The Near Future: Big Raises Coming for Those with Certain Skills

I started writing this blog over two years ago in an attempt to better understand why wages were not increasing like they were in the 1990s. It seemed like there were several good years of production in the US, but the every man wasn’t benefiting. Very early on I realized the US was headed for a significant downturn in the economy. I said we were half asleep in a fake empire.

My theory is, and was, that the psychological affect of the boom times of the 1990s was still permeating the minds of many workers. Everyone wanted a bigger house, boat, and the perception of importance. It was rationalized that it was earned, and to a degree it was. Productivity soared throughout this decade and corporate profits were way up, so employees wanted to be rewarded for their hard work and innovative offerings. But during this decade the pay structure had stalled out and people began to borrow to keep up their lifestyle – all with the idea that the reward was just around the corner. Well something was just around the corner, the economic crash of a generation.

What went wrong?
How could productivity be so high, consumption be so high and pay be idle? I blamed the uber-rich. I even did some research to show how even though we knew income levels were disproportionate, it was worse than we thought. But blaming the ultra-rich is somewhat of a lazy answer. So I started to think about other aspects of it. I came back to globalization and outsourcing. There is the idea that wages were kept low for fear of outsourcing. There is some truth to that, but still only a smallish part of the story.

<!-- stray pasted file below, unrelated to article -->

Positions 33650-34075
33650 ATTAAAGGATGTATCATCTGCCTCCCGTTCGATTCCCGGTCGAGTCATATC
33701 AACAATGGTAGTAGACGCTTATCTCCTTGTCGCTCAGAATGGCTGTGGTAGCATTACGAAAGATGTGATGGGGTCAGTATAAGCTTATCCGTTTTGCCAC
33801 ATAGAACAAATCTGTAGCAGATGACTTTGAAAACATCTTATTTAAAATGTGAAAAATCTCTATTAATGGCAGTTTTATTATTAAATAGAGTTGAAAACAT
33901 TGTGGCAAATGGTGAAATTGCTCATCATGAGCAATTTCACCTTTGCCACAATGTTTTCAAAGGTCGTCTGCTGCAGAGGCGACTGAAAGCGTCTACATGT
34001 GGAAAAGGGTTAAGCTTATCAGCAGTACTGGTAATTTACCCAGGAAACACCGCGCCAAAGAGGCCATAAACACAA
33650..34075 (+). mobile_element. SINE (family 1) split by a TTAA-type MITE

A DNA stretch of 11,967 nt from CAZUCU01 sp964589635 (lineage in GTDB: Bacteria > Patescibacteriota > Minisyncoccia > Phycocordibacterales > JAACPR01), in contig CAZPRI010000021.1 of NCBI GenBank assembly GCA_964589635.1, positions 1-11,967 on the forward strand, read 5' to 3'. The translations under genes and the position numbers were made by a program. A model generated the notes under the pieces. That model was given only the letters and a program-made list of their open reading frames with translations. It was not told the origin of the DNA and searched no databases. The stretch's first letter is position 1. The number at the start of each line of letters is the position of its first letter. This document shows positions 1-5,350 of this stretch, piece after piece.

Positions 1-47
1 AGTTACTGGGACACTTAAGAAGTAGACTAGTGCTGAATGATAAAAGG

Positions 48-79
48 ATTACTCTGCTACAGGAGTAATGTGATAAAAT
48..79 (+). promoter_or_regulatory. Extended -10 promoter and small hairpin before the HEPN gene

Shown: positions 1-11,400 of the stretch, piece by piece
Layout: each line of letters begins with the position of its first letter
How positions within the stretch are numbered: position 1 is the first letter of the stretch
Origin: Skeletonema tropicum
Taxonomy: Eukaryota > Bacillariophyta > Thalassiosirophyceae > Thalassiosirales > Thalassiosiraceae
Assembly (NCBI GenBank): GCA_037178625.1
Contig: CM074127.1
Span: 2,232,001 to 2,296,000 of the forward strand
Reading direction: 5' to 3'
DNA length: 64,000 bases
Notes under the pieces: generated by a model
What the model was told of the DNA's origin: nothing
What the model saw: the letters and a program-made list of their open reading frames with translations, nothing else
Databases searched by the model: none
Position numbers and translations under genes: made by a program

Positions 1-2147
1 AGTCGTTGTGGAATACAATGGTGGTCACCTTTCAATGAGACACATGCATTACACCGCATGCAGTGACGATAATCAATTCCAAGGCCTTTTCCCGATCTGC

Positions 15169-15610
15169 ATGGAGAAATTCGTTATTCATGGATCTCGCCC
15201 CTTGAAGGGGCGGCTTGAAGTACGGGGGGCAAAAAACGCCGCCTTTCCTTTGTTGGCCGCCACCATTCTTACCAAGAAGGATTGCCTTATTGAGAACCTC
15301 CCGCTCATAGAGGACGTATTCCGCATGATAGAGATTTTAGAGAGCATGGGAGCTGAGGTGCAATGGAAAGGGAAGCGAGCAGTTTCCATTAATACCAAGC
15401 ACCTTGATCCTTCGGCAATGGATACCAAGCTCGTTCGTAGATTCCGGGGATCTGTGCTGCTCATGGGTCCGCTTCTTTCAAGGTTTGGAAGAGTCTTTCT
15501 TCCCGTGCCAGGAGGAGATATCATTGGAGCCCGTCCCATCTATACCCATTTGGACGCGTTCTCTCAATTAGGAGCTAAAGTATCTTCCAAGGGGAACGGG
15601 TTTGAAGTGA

The reality is the emerging economic powers of China, India, Brazil,and others had finally reached a threshold of productivity themselves.The best practices of manufacturing were all well known by now, the raw materials needed were all easily shipped, the communication chain was available through the internet, and the education required for these ideas was sufficiently taught. Many of the advantages the US built over the last 100 years were flattened in less than 10 years.

Productivity is and was up, but it’s total rise is obscured by the affects of a foreign labor market. If it were the same environment as the 1980s then pay would have shot up. Corporations can make more stuff cheaper than ever and there was a buying US public that believed they earned it.

Where do we go from here?
In the long run, this economic situation is great for the US. For too long the US was the wealthiest nation and it consumed a disproportionate amount of the worlds goods and services. Countries like China are now earning their way into the establishment of a middle class, which has great buying power. If and when these countries start consuming their share of goods and services (as long as trade is open) the US will be a supplier of particular goods and services.

Although items like toys and shoes are made elsewhere, the US is still the best at the knowledge economy. Movies and music are largely US dominated and just look at Apple and Coca-Cola, their products are not significant in and of themselves. They sell an association as much as anything else.

There is a type of employee of the 2010s who will get big raises. It’s the worker who engages the market with ideas and transforms easy to assemble goods and services into something with personal meaning.

About benleeson
My name is Ben Leeson. I currently work for a large financial company in IT. I went to school at Marist College in Poughkeepsie, NY. I graduated with a B.S. in Business Administration concentrating in HR. Professor William Brown taught me and I enjoyed his classes; even acquiring an appreciation for just about all things HR. I didn’t pursue a job in that field after college but I’ve kept up with it. This blog will further my fascination with all things HR. I hope to grow my knowledge of the area through thoughtful writings and spirited feedback. I will attempt to have a fairly routine style so anyone reading can come to expect certain segments. Please excuse my incorrect grammar and occasional misspelling.

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